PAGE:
India[edit]

In India, Fanta entered the market as a substitute for the then-popular Indian soft drink Gold Spot. When Coca-Cola re-entered the Indian market in 1993, it bought Gold Spot from Parle and withdrew it from the market in order to make space for Fanta.

International availability[edit]

Fanta Shokata (labels upside down as part of the "turn the world upside down" ad campaign[5])
Fanta Orange
Fanta Orange Zero, sugar free version of Fanta Orange

There are over 90 different flavors worldwide. In Serbia, Albania, Macedonia, Bosnia & Herzegovina, Croatia and some other countries, there is "Fanta Shokata" (a wordplay between "soc" -elderberry in Romanian- and "shock") based on an elderflower blossom extract drink, traditional in Romania (where it is called Socată), Serbia, Macedonia, Bosnia & Herzegovina, Croatia and other Balkan countries. In Switzerland and the Netherlands, the local blackcurrant is used to produce Fanta as well. Some identical flavors have different names in different markets.

The original formula of Orange Fanta, available in Germany, Austria, and other countries, is completely different from the drink marketed in the United States as Fanta Orange.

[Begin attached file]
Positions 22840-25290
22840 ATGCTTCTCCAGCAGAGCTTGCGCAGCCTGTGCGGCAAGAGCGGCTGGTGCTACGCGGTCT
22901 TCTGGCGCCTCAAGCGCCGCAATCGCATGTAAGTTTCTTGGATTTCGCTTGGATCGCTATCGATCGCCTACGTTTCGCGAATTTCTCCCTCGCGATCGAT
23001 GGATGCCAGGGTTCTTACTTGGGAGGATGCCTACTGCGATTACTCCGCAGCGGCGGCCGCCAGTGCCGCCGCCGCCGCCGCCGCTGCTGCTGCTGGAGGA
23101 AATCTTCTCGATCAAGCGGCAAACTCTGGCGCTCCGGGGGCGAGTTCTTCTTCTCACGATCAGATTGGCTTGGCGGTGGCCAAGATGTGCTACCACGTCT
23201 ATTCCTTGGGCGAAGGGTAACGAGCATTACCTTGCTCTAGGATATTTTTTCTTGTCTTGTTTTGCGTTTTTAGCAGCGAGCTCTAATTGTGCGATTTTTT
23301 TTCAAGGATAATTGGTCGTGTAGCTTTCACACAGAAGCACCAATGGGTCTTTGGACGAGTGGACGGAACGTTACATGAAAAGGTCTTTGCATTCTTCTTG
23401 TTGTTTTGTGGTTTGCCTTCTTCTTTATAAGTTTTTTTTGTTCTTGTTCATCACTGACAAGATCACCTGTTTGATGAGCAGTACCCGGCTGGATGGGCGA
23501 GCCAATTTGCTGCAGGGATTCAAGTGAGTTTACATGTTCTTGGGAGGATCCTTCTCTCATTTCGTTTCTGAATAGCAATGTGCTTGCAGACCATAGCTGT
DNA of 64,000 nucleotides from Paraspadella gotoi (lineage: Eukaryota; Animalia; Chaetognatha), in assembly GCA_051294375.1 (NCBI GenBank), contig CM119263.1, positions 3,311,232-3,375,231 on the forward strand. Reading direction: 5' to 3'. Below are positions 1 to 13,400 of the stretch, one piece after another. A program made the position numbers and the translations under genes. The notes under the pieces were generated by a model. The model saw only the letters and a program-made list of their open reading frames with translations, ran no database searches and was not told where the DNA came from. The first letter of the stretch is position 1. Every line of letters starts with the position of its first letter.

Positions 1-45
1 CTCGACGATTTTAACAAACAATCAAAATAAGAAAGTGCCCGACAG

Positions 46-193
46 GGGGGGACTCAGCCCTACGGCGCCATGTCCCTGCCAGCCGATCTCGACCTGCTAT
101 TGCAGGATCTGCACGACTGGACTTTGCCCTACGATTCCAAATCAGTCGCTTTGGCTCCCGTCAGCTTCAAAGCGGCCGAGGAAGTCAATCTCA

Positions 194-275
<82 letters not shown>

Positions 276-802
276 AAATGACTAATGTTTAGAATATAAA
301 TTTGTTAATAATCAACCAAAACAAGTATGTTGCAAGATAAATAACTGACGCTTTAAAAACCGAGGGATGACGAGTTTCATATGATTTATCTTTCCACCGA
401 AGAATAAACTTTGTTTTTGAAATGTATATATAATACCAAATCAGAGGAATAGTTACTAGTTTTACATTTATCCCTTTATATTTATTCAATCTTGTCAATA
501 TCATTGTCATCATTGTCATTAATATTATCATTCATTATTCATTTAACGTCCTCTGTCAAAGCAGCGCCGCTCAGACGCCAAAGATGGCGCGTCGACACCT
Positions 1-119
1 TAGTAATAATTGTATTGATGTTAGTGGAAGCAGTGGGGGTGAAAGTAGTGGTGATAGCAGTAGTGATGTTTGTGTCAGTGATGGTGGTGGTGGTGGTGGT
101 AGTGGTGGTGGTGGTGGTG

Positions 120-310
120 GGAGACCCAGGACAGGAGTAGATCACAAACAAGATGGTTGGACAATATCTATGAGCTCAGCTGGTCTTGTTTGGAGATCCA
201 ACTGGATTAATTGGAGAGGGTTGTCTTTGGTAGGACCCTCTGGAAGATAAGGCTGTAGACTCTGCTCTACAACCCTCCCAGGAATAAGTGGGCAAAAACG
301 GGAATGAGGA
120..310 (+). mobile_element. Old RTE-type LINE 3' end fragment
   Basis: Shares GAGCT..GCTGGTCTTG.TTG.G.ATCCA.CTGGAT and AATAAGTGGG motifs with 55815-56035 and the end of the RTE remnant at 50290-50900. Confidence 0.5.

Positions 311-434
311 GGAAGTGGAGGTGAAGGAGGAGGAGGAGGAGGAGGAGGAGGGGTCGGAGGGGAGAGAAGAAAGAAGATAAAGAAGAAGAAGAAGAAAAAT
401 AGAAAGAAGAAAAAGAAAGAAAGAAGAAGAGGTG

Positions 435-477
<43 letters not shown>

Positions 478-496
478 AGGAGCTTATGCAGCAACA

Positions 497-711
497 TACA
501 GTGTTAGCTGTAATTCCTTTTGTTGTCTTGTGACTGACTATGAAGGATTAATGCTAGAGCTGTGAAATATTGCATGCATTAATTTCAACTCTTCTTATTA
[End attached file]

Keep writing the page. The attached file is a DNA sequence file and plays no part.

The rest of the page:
Primary competitors to Fanta have included Tango, Mirinda, Slice, Sumol, Crush, and Tropicana Twister. Fanta was the second drink to be produced by Coca-Cola, after the original Coca-Cola. Fanta was recently relaunched in Singapore after being absent for a period of time.

International popularity[edit]

  • In Spain, a Pagafantas ("Fanta-buyer") is a man in love with a young woman, who does not love him back. The phrase suggests always being the one paying for another's soft drink.[6]
  • In Australia, there is a newly released Fanta Lab, in many shopping malls. Fanta Lab provides 2 identical "Labs" where there is a set of water filter cups to the side and a touch screen, which shows the four available Australian flavours, Mango-Passionfruit, Orange, Grape, and Raspberry, and you can choose 4 flavours to be mixed. Therefore, you can mix 2 flavours twice, 3 flavours, 4 flavours, or just get a free cup of original Fanta, with just one flavour. Once all four columns in the animated cup that is on the screen are filled, the person who is controlling that particular "Lab", will ask you to pull a metal lever, thus causing the chosen flavours to be mixed.